The Pirates' most recent visit to Grainger Stadium occurred during last season's super regional, in which Tennessee staged late-inning comebacks on consecutive days to upend ECU's Omaha dreams.

ECU athletics director Mike Hamrick fondly remembers the atmosphere in K-Town last year, which he recently described as "rocking," despite the absence of the "Jungle."

"We didn't have a Jungle last year in Kinston, and we didn't have one in Wilson last year," Hamrick said. "But, I can still remember shaking the AD's hand at Tennessee last year in Kinston — Doug Dickey, and he's been there forever — and he told me 'Mike this is the best college baseball atmosphere I have ever seen."

With plans for a new stadium well under way, the Jungle's status has been a hot topic among the ECU faithful. For years, die-hards have lined the outfield wall at Harrington field, creating one of college baseball's most unique atmospheres — one that the Jungle's inhabitants would like to keep.

According to Hamrick, plans are in place to preserve ECU's rowdy baseball haven with a new-and-improved version of the Jungle.

"You can still have the Jungle atmosphere in our new stadium, and we're going to try to keep that," Hamrick said. "That's a good atmosphere, and it's one we like.

"Occasionally we have some problems with that, but we deal with it. The new stadium will have picnic areas, and it will have an area for the Jungle. It will be a stadium that is conducive to a family atmosphere — birthday parties and picnics."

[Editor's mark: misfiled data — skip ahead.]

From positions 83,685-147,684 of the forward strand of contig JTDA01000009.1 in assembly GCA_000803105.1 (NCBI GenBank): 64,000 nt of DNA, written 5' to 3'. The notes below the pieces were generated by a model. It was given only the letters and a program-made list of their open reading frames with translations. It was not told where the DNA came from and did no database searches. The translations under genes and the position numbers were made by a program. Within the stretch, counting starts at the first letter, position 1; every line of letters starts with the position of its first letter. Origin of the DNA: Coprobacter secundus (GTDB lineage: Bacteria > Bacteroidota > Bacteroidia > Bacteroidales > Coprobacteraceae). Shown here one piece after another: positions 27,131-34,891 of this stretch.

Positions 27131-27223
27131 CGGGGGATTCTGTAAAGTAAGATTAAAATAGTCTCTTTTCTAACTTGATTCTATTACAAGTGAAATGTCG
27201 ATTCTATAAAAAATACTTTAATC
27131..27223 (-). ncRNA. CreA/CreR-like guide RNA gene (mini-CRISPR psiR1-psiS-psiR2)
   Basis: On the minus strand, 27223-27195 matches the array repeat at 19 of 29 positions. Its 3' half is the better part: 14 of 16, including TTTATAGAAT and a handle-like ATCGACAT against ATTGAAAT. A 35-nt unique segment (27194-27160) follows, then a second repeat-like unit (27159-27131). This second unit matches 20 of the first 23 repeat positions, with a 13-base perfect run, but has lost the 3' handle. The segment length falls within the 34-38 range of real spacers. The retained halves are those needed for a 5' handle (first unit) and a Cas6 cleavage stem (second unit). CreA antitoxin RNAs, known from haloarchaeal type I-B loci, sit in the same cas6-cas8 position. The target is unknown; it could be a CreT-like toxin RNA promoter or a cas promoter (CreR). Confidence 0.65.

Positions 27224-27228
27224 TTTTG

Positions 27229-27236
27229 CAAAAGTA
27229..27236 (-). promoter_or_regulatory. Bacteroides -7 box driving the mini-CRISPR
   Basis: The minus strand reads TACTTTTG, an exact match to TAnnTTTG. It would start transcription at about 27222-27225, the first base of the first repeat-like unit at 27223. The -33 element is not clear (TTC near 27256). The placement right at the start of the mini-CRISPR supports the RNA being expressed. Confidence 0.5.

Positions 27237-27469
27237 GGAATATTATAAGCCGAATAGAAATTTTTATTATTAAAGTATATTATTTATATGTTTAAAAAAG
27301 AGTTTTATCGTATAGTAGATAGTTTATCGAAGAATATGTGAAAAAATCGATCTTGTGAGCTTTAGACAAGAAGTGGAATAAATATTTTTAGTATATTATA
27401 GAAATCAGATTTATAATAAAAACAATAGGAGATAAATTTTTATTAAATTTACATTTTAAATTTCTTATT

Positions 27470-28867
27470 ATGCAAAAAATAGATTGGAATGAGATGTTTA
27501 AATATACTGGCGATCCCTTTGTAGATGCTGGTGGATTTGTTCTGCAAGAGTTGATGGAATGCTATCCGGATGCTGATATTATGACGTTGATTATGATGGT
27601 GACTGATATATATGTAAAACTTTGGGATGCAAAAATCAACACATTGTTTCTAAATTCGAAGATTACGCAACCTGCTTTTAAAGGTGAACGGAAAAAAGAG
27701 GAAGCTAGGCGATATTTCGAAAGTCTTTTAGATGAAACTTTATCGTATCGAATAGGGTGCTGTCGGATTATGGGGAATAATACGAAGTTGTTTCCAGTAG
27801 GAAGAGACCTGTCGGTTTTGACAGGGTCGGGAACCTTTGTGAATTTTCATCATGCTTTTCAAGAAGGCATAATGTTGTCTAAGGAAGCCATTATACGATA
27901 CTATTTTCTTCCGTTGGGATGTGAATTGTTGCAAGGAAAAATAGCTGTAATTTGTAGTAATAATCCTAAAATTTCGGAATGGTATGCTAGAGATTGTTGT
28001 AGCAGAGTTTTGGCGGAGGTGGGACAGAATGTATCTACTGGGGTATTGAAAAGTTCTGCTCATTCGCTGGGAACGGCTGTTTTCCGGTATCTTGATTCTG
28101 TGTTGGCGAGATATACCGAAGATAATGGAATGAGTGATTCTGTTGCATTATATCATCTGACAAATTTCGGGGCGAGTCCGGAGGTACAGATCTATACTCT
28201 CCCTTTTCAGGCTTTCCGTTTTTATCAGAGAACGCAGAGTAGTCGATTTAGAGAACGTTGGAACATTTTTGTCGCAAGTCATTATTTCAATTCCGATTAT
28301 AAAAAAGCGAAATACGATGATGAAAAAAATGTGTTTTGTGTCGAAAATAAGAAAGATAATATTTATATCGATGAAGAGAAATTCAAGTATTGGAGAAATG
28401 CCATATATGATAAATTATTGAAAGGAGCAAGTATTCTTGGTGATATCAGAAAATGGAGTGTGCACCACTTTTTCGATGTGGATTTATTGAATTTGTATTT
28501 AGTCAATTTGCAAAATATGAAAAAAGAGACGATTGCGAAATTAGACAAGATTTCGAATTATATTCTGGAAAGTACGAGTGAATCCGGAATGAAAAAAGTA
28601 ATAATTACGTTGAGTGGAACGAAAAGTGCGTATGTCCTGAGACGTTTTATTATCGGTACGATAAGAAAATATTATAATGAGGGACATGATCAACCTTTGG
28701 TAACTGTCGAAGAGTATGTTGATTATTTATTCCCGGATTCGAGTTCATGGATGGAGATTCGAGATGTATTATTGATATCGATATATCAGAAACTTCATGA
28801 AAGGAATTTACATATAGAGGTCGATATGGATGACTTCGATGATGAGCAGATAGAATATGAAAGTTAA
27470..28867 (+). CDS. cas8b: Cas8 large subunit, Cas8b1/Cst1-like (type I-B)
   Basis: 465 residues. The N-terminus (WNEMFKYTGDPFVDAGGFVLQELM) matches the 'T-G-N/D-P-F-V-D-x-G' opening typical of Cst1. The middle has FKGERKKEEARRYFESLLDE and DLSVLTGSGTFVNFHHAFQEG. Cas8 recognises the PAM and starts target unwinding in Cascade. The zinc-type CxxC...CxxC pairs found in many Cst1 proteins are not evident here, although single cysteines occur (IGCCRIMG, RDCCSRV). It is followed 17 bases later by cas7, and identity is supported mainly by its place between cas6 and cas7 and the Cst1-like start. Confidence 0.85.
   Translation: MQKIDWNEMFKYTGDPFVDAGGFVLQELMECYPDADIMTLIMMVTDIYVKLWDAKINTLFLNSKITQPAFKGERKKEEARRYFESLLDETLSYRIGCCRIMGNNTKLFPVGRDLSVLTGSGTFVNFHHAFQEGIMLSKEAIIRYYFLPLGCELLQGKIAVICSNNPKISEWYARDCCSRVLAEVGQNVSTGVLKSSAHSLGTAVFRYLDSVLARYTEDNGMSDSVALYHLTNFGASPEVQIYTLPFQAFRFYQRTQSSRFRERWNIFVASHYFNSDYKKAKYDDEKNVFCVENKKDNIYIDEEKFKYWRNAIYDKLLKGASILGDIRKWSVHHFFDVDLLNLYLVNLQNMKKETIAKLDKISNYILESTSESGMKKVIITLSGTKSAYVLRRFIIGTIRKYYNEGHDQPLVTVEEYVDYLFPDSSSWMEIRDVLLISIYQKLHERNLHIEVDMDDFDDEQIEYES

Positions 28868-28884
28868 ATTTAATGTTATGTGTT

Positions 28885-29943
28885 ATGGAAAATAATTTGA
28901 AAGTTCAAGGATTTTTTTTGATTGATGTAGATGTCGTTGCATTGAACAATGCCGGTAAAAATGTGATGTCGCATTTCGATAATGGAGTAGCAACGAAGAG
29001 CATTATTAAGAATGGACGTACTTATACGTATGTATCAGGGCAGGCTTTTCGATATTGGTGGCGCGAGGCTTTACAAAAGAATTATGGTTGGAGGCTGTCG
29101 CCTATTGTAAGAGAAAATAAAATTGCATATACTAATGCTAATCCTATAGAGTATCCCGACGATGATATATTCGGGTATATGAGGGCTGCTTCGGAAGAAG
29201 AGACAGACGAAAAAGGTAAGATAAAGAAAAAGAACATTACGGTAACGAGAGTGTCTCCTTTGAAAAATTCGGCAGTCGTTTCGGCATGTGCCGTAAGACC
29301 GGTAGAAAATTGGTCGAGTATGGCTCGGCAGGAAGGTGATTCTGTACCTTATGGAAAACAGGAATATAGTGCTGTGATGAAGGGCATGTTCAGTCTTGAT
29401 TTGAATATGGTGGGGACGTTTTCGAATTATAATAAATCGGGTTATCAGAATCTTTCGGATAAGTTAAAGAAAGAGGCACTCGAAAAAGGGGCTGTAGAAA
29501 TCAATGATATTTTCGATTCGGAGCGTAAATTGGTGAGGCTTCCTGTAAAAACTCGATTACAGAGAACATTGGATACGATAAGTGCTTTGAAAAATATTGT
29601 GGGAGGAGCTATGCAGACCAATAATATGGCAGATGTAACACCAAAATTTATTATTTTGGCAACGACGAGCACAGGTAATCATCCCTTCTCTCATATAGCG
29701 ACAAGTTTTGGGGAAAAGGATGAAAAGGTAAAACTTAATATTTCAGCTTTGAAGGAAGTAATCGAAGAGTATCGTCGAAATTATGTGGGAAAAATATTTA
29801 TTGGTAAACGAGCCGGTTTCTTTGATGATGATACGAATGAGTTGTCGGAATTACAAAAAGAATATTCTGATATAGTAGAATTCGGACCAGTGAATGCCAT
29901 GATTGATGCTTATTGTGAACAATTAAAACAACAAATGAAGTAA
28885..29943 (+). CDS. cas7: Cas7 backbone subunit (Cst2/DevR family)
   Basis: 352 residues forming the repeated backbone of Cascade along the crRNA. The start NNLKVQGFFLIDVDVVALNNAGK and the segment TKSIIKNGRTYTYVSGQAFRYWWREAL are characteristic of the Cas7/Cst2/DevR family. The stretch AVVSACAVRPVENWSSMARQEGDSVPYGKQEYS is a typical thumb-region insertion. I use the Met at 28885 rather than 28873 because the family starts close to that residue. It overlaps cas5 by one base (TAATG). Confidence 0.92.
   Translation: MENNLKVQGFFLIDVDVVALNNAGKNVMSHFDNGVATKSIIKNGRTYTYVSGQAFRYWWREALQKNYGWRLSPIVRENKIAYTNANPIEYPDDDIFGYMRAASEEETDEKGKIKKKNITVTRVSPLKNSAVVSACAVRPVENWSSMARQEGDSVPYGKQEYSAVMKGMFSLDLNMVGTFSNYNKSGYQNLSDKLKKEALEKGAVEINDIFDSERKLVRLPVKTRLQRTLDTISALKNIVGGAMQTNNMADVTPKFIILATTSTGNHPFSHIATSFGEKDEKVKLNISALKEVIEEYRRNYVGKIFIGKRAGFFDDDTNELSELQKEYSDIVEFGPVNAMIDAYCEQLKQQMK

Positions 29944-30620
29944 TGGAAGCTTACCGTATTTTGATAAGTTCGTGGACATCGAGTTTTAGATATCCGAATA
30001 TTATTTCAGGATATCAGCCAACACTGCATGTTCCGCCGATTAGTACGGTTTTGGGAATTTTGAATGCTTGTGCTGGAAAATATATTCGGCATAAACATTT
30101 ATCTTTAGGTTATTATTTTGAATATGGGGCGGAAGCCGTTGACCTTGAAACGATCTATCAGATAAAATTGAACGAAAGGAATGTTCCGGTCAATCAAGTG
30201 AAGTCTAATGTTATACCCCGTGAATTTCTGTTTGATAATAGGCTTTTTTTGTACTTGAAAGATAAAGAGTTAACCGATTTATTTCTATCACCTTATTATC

'The Natural' from New Hanover

When C-USA announces its postseason awards, ECU first baseman Darryl Lawhorn will almost certainly be recognized as the league's top freshman, and is a virtual shoe-in to collect first-team All-C-USA honors.

If the voters truly do their homework, they'll consider him for the league's top player award, too.

Lawhorn led the Pirates in virtually every offensive category this season, including batting average (.413), home runs (16), runs batted in (56), slugging percentage (.711), and on base percentage (.502), just to name a few. His 16 dingers shattered the ECU freshman record for homers in a season previously held by John Williamson.

Lawhorn's performance is even more impressive when you consider just two other ECU regulars — catcher Clayton McCullough and second baseman Jedd Sorensen — batted over .300, while no other Pirate reached double digits in home runs.

Quick and athletic, Lawhorn stole a team-high 13 bases, and showed enough versatility on defense to man both infield and outfield corners at one point during the season or another. If need be, the Wilmington standout could even provide the Pirates spot duty out of the bullpen, considering he was initially recruited as a pitcher.

Yet, as attractive a candidate as Lawhorn may be, he will likely take second chair to talented Houston standout Jesse Crain, who posted impressive numbers at the plate (.318, 10 HR, 41 RBI) and on the mound (4-0, 0.00 ERA, 9 saves).

Perhaps the most fitting tribute to Lawhorn's contribution to the cause is simply to acknowledge that the Pirates would likely be out of postseason contention without their freshman slugger.

Few in the Pirate camp would argue that another C-USA player was more valuable to his team than the "Natural" from New Hanover.

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02/23/2007 01:46:24 AM